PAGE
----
Object Place: probably Isfahan, Persia
202 x 141 cm (79 1/2 x 55 1/2 in.)
Medium or Technique
Cotton warp, cotton weft, wool pile, asymmetrical knot
Not On View
Among the most esteemed oriental carpets in seventeenth-century northern Europe were those that featured Chinese-derived cloudbands and leaf-like forms called palmettes on crimson fields. Painters depicted these expensive carpets draped over tables or spred on floors under the feet of royalty.
The name “Indo-Persian” reflects a lack of consensus among scholars, who still argue about where in India or Iran such carpets were made. Because the structure and color of this carpet are typical of Persian rather than Indian rugs, it is assigned to Iran. Its centralized design is exceptionally harmonious and elegant.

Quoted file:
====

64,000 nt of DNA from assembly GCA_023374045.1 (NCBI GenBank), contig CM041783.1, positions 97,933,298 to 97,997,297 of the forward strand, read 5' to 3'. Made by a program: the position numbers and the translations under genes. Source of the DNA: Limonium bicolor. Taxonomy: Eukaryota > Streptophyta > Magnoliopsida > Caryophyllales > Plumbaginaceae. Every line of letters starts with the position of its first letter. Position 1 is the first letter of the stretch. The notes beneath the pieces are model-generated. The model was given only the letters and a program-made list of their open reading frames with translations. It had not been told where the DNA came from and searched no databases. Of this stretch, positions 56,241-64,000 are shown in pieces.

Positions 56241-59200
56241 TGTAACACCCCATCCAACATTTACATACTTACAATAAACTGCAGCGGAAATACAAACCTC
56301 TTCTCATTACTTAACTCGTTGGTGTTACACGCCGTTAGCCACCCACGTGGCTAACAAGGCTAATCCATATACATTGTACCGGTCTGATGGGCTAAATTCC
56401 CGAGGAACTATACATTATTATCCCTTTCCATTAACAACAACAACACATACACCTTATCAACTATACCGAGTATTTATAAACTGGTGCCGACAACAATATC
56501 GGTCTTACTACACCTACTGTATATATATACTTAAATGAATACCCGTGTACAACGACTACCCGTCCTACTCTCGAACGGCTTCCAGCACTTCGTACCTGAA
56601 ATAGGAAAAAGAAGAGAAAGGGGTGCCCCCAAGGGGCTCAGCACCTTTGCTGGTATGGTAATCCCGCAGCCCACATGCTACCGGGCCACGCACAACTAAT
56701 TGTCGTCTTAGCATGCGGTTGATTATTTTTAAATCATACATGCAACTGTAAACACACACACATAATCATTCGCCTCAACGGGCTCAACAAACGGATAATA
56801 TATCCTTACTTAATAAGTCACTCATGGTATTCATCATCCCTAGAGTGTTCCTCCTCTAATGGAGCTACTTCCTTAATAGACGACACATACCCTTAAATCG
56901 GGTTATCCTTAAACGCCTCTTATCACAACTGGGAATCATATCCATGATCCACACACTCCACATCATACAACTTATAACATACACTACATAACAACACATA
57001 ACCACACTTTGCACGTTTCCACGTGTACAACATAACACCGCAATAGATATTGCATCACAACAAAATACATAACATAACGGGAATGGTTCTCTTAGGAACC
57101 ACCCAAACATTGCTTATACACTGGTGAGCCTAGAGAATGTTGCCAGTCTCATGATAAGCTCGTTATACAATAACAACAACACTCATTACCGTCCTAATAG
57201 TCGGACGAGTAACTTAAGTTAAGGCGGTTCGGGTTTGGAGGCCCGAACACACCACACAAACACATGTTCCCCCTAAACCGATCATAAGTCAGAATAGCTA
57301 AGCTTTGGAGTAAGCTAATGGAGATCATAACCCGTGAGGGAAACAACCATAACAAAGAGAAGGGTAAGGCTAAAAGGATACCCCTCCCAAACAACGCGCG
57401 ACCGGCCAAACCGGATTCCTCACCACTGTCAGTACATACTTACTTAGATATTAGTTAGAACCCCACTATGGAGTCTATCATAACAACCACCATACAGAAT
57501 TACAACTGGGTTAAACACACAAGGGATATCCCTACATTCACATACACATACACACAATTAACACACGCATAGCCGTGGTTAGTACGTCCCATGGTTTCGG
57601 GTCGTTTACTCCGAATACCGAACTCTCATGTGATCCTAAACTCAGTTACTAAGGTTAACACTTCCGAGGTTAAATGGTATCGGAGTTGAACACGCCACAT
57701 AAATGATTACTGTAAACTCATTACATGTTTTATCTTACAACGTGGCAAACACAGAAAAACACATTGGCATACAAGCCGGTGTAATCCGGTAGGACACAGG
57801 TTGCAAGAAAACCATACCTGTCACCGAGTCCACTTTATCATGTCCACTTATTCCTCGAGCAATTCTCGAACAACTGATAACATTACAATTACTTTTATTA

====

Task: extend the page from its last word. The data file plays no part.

Field: madder rose ground with polychrome stylized blossoms, leaves, and cloudbands symmetrically disposed. Narrow blue-and-yellow guard band separates this from dark blue border showing units of a blossom between pairs of serrated leaves. Yellow-and-blue outer guard band, showing small black or white rosettes. Black pile and some white pile corroded. Side edges overcast with rose wool yarns.
By 1966, John Goelet, Ambainville (Oise) France; 1966, gift of Goelet to the MFA. (Accession Date: March 9, 1966)
Gift of John Goelet